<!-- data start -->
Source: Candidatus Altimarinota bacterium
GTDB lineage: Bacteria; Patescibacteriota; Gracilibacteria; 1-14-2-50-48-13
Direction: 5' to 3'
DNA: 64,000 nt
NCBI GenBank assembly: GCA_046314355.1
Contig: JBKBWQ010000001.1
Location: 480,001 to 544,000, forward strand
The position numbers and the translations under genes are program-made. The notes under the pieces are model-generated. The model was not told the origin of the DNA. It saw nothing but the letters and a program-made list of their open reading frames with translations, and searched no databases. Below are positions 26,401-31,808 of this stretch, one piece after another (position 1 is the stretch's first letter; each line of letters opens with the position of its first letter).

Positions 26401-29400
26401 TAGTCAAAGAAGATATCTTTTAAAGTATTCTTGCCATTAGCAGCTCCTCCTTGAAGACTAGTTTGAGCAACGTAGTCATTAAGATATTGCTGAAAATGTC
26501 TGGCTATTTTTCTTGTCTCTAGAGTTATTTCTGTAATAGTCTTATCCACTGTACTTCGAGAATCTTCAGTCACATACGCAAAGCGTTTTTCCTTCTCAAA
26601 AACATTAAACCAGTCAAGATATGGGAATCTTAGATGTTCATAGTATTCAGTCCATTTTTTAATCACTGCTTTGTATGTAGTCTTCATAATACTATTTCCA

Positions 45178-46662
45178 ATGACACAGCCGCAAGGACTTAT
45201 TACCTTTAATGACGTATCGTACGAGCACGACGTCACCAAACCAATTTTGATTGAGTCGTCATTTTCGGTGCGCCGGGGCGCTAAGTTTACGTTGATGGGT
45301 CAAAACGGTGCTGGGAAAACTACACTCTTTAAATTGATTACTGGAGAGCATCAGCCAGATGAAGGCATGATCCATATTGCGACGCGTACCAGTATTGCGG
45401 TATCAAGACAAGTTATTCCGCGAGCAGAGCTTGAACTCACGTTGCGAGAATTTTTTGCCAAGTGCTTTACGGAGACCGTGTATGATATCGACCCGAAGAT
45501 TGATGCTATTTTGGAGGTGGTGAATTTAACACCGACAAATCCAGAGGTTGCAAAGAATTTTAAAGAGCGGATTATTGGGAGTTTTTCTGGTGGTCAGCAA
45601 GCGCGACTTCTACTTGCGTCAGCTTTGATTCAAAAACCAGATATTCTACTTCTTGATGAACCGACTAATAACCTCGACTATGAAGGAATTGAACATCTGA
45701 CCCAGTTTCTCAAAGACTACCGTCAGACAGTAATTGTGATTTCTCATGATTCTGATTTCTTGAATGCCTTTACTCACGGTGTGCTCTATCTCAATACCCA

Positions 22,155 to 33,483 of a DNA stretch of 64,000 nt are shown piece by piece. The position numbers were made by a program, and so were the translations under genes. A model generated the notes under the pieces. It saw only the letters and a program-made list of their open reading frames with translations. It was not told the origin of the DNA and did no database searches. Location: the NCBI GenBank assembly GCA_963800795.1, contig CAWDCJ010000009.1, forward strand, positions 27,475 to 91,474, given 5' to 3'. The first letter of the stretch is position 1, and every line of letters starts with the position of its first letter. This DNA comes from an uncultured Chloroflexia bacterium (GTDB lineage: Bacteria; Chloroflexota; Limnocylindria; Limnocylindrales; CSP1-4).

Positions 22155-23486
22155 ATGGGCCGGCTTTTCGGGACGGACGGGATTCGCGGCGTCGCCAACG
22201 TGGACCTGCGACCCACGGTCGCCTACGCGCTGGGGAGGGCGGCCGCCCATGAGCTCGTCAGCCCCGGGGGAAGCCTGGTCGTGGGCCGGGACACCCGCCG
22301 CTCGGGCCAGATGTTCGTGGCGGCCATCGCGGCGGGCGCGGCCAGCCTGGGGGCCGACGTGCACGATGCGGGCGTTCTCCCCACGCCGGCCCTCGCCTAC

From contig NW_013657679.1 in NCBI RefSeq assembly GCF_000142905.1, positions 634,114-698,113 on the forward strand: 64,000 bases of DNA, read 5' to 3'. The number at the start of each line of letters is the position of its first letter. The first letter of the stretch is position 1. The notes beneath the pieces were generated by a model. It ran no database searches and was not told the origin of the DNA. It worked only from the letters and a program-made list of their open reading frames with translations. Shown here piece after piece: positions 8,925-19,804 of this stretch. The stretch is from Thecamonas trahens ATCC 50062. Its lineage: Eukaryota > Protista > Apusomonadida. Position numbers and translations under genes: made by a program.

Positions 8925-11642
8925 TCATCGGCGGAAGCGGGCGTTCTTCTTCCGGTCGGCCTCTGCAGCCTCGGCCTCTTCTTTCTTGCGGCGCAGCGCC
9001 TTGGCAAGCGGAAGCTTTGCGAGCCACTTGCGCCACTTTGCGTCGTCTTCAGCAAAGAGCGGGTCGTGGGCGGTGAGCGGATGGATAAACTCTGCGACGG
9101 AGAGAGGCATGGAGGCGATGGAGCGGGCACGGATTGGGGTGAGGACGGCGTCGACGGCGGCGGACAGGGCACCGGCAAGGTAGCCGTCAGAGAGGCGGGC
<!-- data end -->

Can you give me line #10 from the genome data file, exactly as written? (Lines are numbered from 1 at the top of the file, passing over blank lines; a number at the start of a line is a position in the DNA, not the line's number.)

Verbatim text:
26401 TAGTCAAAGAAGATATCTTTTAAAGTATTCTTGCCATTAGCAGCTCCTCCTTGAAGACTAGTTTGAGCAACGTAGTCATTAAGATATTGCTGAAAATGTC